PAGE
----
A Sufi Saint of the Twentieth Century
Fairly often while I was talking quietly with the Shaykh, the name Allah had come to us from some remote corner of the zawiyah, uttered on one long drawn out vibrant note:
It was like a cry of despair, a distraught supplication, and it came from some solitary cell-bound disciple, bent on meditation. The cry was usually repeated several times, and then all was silcence once more.
"Out of the depths have I cried unto Thee, O Lord. From the end of the earth will I cry unto Thee, when my heart is overwhelmed: Lead me to the rock that is higher than I."
These verses from the Psalms came to my mind. The supplication was really just the same, the supreme cry to God of a soul in distress.
I was not wrong, for later, when I asked the Shaykh what was the meaning of the cry, which we had just heard, he answered:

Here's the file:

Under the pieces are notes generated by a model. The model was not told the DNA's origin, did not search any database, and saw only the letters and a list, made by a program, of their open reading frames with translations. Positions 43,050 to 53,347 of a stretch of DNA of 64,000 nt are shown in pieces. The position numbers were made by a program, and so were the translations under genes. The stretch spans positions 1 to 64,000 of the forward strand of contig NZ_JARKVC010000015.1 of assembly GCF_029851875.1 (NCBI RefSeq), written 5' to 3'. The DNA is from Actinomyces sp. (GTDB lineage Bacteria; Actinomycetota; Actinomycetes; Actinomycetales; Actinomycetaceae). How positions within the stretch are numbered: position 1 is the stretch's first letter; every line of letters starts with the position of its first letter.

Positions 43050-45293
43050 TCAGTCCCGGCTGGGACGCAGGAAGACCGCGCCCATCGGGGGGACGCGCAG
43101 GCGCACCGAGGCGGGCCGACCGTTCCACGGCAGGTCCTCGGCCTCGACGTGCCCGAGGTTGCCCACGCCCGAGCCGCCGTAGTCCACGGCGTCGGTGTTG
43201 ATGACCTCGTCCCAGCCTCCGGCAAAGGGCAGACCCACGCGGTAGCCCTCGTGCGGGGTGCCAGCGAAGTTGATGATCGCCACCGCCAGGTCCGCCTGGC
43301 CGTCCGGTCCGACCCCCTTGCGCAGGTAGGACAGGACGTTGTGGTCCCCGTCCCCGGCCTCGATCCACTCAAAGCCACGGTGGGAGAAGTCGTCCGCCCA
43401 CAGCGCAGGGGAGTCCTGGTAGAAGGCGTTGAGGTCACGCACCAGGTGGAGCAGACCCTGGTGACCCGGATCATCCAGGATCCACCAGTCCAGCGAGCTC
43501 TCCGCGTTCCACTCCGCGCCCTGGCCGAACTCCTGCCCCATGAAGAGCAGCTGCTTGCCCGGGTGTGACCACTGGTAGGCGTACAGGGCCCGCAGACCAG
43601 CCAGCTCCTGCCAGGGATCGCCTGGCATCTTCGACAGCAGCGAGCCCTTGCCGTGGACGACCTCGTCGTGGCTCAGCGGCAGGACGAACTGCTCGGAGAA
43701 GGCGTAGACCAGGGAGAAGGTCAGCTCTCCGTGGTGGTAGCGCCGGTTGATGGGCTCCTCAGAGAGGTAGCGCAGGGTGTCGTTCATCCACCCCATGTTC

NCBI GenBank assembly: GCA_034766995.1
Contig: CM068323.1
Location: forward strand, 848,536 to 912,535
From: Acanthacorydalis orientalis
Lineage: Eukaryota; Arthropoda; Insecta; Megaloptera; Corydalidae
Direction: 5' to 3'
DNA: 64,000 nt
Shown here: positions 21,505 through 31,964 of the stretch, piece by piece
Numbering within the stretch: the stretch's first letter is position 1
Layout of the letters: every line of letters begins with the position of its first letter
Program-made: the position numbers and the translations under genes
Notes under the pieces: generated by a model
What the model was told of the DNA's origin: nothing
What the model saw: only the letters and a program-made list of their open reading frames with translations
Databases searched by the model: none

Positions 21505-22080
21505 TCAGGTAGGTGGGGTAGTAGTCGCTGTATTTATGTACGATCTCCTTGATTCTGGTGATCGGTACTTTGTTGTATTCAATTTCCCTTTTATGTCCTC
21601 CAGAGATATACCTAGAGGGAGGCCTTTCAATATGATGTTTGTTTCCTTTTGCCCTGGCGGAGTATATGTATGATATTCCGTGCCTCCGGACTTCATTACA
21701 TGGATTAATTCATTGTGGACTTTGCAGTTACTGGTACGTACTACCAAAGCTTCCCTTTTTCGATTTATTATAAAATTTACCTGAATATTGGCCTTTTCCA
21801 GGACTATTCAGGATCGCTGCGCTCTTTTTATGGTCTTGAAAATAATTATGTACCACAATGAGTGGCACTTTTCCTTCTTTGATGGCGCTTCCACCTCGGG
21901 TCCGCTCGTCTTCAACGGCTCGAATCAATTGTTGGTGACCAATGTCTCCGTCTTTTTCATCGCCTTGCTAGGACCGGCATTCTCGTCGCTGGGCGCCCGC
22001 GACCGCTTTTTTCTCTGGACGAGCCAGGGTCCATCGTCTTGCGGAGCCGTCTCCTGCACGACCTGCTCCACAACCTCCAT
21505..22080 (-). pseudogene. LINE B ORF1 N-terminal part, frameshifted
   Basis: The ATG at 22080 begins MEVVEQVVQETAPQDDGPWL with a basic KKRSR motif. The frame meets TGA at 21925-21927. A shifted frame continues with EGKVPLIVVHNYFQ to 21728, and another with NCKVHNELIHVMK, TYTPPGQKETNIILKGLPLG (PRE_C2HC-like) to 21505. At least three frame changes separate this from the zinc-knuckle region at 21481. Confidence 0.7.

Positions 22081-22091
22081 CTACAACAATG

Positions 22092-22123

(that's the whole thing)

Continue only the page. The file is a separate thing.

"It is a disciple asking God to help him in his meditation."
"May I ask what is the purpose of his meditation."
"To achieve self-realisation in God."
"Do all the disciples succeed in doing this?"
"No, it is seldom tha anyone does. It is only possible for a very few."
"Then what happens to those who do not? Are they not desperate?"
"No they always rise high enough to have at least inward Peace." Inward peace. That was the point he came back to most often and there lay, no doubt, the reason for his great influence. For what man does not aspire, in some way or another, to inward Peace?
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